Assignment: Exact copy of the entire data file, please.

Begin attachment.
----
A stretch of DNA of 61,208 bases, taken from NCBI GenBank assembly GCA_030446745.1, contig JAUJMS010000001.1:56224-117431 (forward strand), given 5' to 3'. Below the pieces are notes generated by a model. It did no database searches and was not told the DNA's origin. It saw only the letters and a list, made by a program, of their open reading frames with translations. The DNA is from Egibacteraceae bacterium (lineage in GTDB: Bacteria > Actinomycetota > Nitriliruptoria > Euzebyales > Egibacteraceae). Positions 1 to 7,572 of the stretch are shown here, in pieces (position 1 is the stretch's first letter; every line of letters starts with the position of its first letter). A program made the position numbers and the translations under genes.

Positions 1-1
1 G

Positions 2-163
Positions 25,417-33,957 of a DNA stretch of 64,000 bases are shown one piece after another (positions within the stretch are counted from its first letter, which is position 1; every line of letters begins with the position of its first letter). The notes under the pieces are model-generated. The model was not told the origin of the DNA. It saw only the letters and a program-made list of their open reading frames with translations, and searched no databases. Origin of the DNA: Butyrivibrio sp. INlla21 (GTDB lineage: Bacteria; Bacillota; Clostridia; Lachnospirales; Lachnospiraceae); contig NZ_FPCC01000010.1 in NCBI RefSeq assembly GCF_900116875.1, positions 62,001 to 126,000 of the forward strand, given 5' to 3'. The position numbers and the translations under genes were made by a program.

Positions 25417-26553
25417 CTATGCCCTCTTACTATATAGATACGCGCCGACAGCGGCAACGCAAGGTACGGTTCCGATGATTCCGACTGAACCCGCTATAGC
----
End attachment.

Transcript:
A stretch of DNA of 61,208 bases, taken from NCBI GenBank assembly GCA_030446745.1, contig JAUJMS010000001.1:56224-117431 (forward strand), given 5' to 3'. Below the pieces are notes generated by a model. It did no database searches and was not told the DNA's origin. It saw only the letters and a list, made by a program, of their open reading frames with translations. The DNA is from Egibacteraceae bacterium (lineage in GTDB: Bacteria > Actinomycetota > Nitriliruptoria > Euzebyales > Egibacteraceae). Positions 1 to 7,572 of the stretch are shown here, in pieces (position 1 is the stretch's first letter; every line of letters starts with the position of its first letter). A program made the position numbers and the translations under genes.

Positions 1-1
1 G

Positions 2-163
Positions 25,417-33,957 of a DNA stretch of 64,000 bases are shown one piece after another (positions within the stretch are counted from its first letter, which is position 1; every line of letters begins with the position of its first letter). The notes under the pieces are model-generated. The model was not told the origin of the DNA. It saw only the letters and a program-made list of their open reading frames with translations, and searched no databases. Origin of the DNA: Butyrivibrio sp. INlla21 (GTDB lineage: Bacteria; Bacillota; Clostridia; Lachnospirales; Lachnospiraceae); contig NZ_FPCC01000010.1 in NCBI RefSeq assembly GCF_900116875.1, positions 62,001 to 126,000 of the forward strand, given 5' to 3'. The position numbers and the translations under genes were made by a program.

Positions 25417-26553
25417 CTATGCCCTCTTACTATATAGATACGCGCCGACAGCGGCAACGCAAGGTACGGTTCCGATGATTCCGACTGAACCCGCTATAGC